Straw Bale Gardening - Should I Plant Seeds or Seedlings?

We have collaborated with Joel Karsten, best selling author of Straw Bale Gardens, to bring you timely tips for your garden. To see the whole post and the rest of the published series go to http://livedan330.com/2014/06/22/planting-straw-bale-garden-seeds-vs-potted-plants/
Once the straw bales have been conditioned properly for 10-12 days they are ready to plant. It is possible to direct seed many crops right into the straw bales.
To plant seeds, it is crucial to first make a seed bed on top of the bales. DO NOT use a shovel of soil from the garden nearby, as that top soil will probably contain diseases, insects and certainly weed seeds that we are attempting to avoid by planting into the brand new soil we have created as the straw bales decompose
Skipping the seedling stage is desirable for some plants, particularly those crops with a long growing season, in order to assure that the crop matures early enough to avoid an early frost. Tomatoes are a great example as many varieties have a long “days to maturity” requirement,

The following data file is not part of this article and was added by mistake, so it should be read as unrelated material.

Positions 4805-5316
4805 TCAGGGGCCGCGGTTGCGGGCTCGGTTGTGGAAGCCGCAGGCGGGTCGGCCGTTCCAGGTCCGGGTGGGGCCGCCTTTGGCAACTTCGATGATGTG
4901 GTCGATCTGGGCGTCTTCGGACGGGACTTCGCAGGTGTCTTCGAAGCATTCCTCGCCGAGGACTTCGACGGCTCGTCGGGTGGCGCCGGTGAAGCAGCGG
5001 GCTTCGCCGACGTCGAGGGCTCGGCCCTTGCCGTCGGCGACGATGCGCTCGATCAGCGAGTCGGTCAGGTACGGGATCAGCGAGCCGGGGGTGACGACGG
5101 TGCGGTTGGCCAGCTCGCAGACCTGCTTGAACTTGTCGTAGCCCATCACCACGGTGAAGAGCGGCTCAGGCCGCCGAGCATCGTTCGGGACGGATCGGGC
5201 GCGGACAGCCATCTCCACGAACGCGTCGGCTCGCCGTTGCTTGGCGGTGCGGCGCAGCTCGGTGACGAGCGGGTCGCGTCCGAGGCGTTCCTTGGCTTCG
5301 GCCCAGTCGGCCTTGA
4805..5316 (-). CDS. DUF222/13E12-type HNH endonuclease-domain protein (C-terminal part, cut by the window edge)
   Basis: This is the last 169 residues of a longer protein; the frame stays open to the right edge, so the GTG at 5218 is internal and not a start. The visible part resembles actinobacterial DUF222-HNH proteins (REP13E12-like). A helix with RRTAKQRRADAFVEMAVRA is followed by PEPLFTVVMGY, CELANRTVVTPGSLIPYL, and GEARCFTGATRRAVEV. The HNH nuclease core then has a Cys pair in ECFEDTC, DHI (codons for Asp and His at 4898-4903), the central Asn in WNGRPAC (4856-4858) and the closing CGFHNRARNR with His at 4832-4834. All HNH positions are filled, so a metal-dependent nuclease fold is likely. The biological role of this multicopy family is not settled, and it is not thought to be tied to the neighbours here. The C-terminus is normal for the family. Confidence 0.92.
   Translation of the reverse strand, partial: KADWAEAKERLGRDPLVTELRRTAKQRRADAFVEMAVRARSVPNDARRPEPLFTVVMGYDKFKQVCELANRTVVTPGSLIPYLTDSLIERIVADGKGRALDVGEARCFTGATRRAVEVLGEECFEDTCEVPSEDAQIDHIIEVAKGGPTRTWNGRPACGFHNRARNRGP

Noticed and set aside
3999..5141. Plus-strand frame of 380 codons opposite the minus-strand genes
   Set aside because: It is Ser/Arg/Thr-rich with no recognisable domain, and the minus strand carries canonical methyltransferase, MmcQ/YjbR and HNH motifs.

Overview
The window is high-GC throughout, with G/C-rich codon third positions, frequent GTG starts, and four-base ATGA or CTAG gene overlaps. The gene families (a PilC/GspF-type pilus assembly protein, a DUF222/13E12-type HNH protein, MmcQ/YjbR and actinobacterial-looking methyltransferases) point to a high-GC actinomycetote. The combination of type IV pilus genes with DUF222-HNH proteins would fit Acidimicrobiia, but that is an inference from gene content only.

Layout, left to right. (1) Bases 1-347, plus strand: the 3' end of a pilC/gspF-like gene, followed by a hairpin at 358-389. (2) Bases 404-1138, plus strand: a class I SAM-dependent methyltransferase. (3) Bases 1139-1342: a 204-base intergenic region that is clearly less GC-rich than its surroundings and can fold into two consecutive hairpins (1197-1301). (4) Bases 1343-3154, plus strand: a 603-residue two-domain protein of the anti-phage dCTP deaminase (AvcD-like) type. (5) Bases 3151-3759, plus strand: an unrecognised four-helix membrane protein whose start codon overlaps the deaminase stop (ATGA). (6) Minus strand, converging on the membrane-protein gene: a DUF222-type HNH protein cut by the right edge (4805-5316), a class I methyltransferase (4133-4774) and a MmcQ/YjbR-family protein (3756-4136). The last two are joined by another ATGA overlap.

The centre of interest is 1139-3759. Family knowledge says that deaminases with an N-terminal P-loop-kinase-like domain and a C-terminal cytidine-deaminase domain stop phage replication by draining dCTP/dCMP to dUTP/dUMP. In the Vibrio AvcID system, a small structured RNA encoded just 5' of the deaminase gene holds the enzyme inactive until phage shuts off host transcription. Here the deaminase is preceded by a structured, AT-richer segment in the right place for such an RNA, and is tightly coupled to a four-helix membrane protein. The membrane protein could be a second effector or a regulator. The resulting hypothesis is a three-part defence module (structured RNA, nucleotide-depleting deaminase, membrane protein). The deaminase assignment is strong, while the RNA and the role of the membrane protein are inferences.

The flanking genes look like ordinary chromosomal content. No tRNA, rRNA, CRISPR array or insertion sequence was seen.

Straw Bale Gardens perform very well. This is a picture of Joel's garden last year. Notice how he plants strawberries in the side of the bale.

Dan330
Want more details about this and other DIY projects? Check out my blog post!
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 2 comments
  • Carole Carole on Apr 16, 2016
    I planted my garden in straw bales last year and it was the most amazing garden I ever had! I will never plant in dirt again. Thank you for writing your book Mr. Kirsten. It was so informative and easy to understand.

  • Dan330 Dan330 on Apr 16, 2016
    That's great Carole! We are doing a 2016 Grow your own Challenge centered on straw bale gardening. Watch for our series.

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